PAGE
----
At Columbia University, students set up an encampment in protest of Israel’s actions against Gaza, and are calling for the university to divest from Israeli affiliated corporations. These protests sparked students on other college campuses, such as Dartmouth, University of Pennsylvania and University of California, Berkeley in the U.S. to organize similar protests.

David Waxman is an author and wrote four books about Israeli-Palestinian relations, Israeli politics and society and antisemitism. He said just because a rally is considered pro-Palestinian does not mean it is antisemitic.

“There’s also been a widespread feeling among many Jewish students that they feel really unsafe on some campuses. There’s been a whole a lot of demonstrations and rallies in support of the Palestinians or in opposition to the war in Gaza,” Waxman said. “I don’t think every one of those rallies or protests should be regarded as antisemitic. But there have been incidents around those events, where Jewish students have been harassed and assaulted and specifically targeted and when that happens, it is those count as antisemitic incidents.”

Ayah, who asked that her last name remained anonymous to protect her privacy, is an Israeli-American student at California State University Long Beach. As a member of CSULB Hillel, she said she was concerned about the severity of the protests and antisemitism on campus.

“Luckily, everyone says, it’s not a physical imminent threat, but there have definitely been groups on campus that are targeting certain Jewish professors or putting up slightly offensive posters or something like that,” Ayah said. “Obviously everyone has their opinion on what’s going on. But, certain ways that it’s presented can feel threatening to any Jewish person who sees it.”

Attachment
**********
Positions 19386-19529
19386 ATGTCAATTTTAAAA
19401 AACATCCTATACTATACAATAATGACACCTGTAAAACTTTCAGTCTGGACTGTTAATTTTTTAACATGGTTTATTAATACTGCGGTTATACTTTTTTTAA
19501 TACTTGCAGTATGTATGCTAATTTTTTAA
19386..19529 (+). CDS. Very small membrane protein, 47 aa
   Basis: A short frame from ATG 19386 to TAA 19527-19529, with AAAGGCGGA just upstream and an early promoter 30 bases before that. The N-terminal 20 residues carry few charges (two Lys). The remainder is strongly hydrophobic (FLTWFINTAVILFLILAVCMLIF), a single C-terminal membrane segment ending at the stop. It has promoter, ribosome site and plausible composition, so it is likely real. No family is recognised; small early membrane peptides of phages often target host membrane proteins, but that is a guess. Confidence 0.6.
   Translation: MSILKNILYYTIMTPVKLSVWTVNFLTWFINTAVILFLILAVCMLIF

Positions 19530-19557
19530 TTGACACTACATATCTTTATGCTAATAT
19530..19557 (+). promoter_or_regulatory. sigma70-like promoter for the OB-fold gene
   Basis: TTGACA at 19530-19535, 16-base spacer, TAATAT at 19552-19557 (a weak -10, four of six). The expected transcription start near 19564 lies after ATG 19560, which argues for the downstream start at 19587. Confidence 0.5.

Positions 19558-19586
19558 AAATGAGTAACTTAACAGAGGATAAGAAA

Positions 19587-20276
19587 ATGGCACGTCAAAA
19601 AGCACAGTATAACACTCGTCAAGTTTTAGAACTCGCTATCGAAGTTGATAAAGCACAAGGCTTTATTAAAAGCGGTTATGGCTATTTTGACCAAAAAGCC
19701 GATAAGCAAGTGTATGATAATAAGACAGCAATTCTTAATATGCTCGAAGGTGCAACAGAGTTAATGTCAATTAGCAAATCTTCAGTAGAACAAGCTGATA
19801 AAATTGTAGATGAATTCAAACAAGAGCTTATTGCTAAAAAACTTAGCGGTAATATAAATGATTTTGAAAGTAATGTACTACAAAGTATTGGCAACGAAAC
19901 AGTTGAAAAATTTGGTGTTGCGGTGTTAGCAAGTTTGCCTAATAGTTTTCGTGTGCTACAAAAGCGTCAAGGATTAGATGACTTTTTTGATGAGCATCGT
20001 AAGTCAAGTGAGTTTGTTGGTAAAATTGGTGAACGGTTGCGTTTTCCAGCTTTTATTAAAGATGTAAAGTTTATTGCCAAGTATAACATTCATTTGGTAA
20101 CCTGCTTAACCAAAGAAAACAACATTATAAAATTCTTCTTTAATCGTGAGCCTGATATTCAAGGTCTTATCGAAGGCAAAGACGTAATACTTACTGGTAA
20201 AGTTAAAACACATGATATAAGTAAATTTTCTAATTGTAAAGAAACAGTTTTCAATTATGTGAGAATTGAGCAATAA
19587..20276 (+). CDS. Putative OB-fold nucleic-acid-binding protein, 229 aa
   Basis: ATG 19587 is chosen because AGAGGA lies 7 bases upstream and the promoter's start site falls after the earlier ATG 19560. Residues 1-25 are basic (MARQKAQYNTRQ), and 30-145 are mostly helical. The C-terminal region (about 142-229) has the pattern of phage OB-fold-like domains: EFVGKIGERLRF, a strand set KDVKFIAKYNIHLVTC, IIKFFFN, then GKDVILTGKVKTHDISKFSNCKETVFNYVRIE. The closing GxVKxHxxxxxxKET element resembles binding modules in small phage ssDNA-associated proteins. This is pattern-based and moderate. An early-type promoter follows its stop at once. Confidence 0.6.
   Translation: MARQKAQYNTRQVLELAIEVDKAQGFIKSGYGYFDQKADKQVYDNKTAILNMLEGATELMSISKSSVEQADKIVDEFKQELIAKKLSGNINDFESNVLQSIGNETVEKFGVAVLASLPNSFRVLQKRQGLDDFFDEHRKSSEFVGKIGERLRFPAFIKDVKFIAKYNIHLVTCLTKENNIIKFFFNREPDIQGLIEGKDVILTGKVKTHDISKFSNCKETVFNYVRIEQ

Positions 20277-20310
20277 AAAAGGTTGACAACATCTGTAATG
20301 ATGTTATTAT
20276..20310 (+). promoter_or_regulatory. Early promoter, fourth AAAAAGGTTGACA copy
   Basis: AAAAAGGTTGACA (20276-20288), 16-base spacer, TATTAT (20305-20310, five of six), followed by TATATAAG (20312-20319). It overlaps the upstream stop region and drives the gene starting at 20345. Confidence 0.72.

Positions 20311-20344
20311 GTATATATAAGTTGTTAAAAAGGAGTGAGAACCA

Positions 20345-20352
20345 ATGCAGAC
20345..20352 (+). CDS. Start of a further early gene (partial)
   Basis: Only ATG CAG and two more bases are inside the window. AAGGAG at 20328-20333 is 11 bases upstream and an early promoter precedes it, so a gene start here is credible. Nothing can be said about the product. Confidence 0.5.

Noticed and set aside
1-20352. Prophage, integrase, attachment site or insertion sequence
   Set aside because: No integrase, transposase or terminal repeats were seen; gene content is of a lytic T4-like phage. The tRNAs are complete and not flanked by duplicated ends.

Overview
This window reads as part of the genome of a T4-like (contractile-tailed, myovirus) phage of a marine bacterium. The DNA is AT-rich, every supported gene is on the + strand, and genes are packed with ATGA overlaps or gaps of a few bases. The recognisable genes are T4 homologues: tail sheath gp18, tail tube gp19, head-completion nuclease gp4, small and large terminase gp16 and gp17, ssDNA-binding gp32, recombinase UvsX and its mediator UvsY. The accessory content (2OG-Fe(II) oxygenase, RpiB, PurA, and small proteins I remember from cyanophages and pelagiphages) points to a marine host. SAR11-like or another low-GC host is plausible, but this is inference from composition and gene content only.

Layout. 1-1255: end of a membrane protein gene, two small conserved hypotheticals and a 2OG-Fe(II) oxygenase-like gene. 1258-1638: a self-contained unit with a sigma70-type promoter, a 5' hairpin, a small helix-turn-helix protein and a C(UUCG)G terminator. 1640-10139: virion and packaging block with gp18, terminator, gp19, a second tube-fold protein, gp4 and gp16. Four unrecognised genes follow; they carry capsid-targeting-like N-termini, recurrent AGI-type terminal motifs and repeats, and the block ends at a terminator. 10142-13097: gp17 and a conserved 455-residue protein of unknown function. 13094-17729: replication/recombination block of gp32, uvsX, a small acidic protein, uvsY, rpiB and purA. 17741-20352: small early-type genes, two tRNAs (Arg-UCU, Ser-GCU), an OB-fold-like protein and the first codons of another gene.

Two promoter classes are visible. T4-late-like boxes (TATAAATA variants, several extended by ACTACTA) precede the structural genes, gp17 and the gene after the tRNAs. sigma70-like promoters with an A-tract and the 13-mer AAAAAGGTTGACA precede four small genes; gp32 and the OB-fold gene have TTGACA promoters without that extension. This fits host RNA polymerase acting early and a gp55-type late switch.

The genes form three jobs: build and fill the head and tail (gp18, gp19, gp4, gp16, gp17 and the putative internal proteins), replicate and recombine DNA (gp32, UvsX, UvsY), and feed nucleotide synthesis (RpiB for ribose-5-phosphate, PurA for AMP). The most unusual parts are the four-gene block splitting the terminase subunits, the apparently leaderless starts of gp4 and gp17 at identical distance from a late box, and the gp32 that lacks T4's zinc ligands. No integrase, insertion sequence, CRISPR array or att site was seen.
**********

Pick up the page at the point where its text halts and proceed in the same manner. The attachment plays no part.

Mendelson said, historically, the antisemitic harassment and violence has been pronounced on the conservative right. According to the ADL, before Oct. 7, White supremacists made up the highest proportion of perpetrators who committed antisemitic acts.

“But fall in Oct. 7, we’ve seen — especially from more progressive oriented entities — a steep rise in antisemitism in the rhetoric, in the language in the characterization of Jews,” Mendelson said. “Denying Israel’s right to exist, identifying Jews as oppressors, identifying Israel as an Apartheid state or as colonizers. [This] kind of language doesn’t fit the reality.”

Waxman said immediately after the massacre on Oct. 7 he perceived more sympathy for the Israeli people. But once the war progressed, he said he believes the sympathy shifted toward the Palestinian people, especially after the Palestinian civilian casualties increased. The current number of Palestinians causalities is 36,067 since Oct. 7. He said Israeli people along with Muslim and Palestinian people have been subjected to a rise in harassment.

“It’s also important to remember it’s not just Jews who have been targeted over the last few months,” Waxman said. “Along with the rise of antisemitic incidents, there’s also been an increase in Islamophobic incidents and incidents targeting people perceived to be Palestinian or Palestinians.”